Last Saturday was the 34th worldwide sketchcrawl and we ended up at the Australian Museum. The original plan was to go to Hyde Park. We met there and by that time it was already sprinkling with rain. We hoped it would stop, but as we waited for latecomers, down came the rain. We had to put our wet weather plan into action right way because it was bucketing down. We only had to cross the road, but it was like wading through a creek. We were wet through. They put all our wet things into a room for us and we dispersed throughout the museum till lunchtime.
There is a reason I chose to sketch these two. I live 4km from the very centre of Sydney. Nearby there is a park and an old church. In the churchyard there are possums. Less than 5 times in the more than 25 years I’ve lived here, as I’ve walked along beside the churchyard, possums come to the fence, or low down on a tree. Just before Christmas a possum started coming to my courtyard. Then he’d go from my tree to the roof, and end up in a tree out the front. (Possum poo on the roof of the car.) At the beginning of January, one night I was sitting in my kitchen with a friend, quite late, having a glass of wine. Arabella, my cat, came near the screen door and started to hiss and hiss. I turned the outside light on, and here was a possum with its pink nose sniffing along the screen door. I put some rejected cat food in an old plate out on the table just outside the window. The possum retreated to the bottom of the tree while I was out there, but as soon as I was safely back inside, it climbed up on the table and had a leisurely meal for 10 minutes or so, with the two of us just sitting the other side of the glass, watching.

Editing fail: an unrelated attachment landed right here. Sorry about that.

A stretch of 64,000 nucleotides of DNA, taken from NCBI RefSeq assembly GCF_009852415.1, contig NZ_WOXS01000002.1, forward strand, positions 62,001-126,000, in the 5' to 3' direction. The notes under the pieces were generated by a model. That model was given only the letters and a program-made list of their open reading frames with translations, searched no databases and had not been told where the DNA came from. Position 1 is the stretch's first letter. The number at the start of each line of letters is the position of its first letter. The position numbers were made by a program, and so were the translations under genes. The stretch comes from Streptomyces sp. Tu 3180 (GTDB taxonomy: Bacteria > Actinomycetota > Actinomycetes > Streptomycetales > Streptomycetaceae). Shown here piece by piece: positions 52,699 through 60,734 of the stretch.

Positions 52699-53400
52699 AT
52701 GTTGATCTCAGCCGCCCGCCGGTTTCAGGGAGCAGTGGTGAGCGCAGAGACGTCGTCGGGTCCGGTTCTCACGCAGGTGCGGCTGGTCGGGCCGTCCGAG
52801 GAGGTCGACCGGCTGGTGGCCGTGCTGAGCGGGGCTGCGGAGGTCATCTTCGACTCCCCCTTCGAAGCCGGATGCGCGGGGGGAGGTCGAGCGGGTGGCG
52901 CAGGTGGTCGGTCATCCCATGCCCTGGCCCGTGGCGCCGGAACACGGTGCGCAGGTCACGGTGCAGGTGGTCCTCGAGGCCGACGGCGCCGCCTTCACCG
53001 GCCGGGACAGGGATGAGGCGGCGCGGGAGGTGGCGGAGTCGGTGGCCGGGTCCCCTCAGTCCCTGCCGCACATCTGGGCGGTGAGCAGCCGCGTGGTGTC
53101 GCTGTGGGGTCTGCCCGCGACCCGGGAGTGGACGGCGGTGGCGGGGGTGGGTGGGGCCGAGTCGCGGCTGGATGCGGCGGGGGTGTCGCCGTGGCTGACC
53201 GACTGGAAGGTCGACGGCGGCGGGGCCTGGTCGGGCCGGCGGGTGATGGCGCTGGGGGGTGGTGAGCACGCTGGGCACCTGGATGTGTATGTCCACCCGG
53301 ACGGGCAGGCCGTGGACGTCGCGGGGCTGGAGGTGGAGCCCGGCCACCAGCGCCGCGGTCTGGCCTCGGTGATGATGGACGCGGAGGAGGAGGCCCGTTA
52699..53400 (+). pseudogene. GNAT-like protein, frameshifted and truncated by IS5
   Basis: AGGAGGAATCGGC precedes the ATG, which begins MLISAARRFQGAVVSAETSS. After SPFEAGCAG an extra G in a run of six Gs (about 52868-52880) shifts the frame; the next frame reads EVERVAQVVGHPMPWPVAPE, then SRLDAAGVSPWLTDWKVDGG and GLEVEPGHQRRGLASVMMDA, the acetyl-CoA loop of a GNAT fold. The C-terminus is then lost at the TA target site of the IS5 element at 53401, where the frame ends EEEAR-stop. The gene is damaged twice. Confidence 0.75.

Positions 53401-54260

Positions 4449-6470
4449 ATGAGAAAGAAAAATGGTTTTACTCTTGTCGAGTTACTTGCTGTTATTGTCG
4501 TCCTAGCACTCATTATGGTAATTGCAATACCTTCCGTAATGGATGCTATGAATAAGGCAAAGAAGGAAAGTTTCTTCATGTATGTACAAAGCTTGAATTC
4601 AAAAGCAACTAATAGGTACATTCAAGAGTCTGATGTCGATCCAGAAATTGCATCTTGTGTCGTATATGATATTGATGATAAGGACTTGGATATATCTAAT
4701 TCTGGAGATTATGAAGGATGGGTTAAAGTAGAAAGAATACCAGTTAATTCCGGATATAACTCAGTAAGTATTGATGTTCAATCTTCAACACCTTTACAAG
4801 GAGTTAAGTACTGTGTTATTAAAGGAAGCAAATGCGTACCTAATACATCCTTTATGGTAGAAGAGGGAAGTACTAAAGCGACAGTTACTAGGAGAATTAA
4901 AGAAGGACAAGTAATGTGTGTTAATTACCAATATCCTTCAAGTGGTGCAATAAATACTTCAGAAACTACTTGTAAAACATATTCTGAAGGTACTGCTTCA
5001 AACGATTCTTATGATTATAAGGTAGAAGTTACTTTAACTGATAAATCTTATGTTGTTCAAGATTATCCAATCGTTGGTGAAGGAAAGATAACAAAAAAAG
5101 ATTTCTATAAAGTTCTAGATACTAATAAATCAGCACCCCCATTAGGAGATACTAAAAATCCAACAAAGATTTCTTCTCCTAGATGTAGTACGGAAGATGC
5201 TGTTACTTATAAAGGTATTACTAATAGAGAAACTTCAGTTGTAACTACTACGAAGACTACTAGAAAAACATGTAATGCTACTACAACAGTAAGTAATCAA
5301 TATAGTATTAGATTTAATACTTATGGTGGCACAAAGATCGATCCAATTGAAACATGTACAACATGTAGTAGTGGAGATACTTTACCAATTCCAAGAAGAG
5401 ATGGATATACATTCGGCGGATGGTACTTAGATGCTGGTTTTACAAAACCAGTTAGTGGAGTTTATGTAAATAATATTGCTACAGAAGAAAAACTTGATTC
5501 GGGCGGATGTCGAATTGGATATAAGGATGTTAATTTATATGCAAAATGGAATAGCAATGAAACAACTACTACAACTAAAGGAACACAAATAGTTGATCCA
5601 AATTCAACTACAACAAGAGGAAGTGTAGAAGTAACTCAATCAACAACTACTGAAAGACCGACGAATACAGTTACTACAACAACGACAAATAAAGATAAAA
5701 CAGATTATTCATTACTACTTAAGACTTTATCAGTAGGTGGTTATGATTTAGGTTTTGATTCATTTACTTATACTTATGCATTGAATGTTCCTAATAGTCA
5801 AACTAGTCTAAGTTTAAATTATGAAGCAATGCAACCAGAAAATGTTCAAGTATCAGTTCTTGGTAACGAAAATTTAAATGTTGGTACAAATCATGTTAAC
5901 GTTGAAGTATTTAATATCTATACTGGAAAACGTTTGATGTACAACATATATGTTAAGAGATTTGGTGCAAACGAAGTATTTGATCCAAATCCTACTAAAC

The plover is another story. I went to Cockatoo Island with a friend in the spring. As we walked along one particular path, a plover started to divebomb us. At first we ignored it. They’re bigger than, say, a pigeon, but not a huge bird. Obviously we were getting nearer its nest though, because it has quite a wingspread, and it got very scary. We retreated with our arms wrapped round our heads.
The second drawing is one started in Hyde Park as the rain was starting. I used a sanguine Pitt Pen, size M. I noticed the white reflections of the flagpoles on the wet ground as we ran off to seek shelter. The background was drawn in with watercolour pencils.
Finally the rain stopped and we had out fourth day at the zoo. We had decided that it was silly to go to the zoo four times & not take photos, so we took our cameras as well as our sketching materials. We spent a lot of time taking photos before we got down to sketching. It was a very hot day this time, so many of the animals were sleeping out of the sun, and we missed taking their photos. As you see, we went to see the baby tiger cubs.
We were passing by the spider monkeys again and they were more co-operative this time and sat and posed for us. I named one Ginge, because a woman asked her grandchild what he thought the monkey was called. The child didn’t answer, so I made a decision – his name is Ginge. In Australia these days, redheads are often called Ranga, but this monkey is definitely a Ginge, not a Ranga.
At lunchtime we went to the lawn where we usually eat our lunch and at the end of the path was a turkey putting on a dance performance. He danced the whole time it took us to have quite a leisurely lunch, and still while we sketched him. Finally his turkey girlfriends came along to admire him.
After lunch we went looking for this lovely area of pools and fish and birds that we’d seen another day. It took us a long time to find it. The zoo is on the side of a hill and we were wandering about for a long time in the hot sun, looking .Always remember the name of the place you want to go back to. It turned out to be the Wetland Aviary. I drew the beautiful mandarin ducks, and the royal spoonbill who really was trying to fish.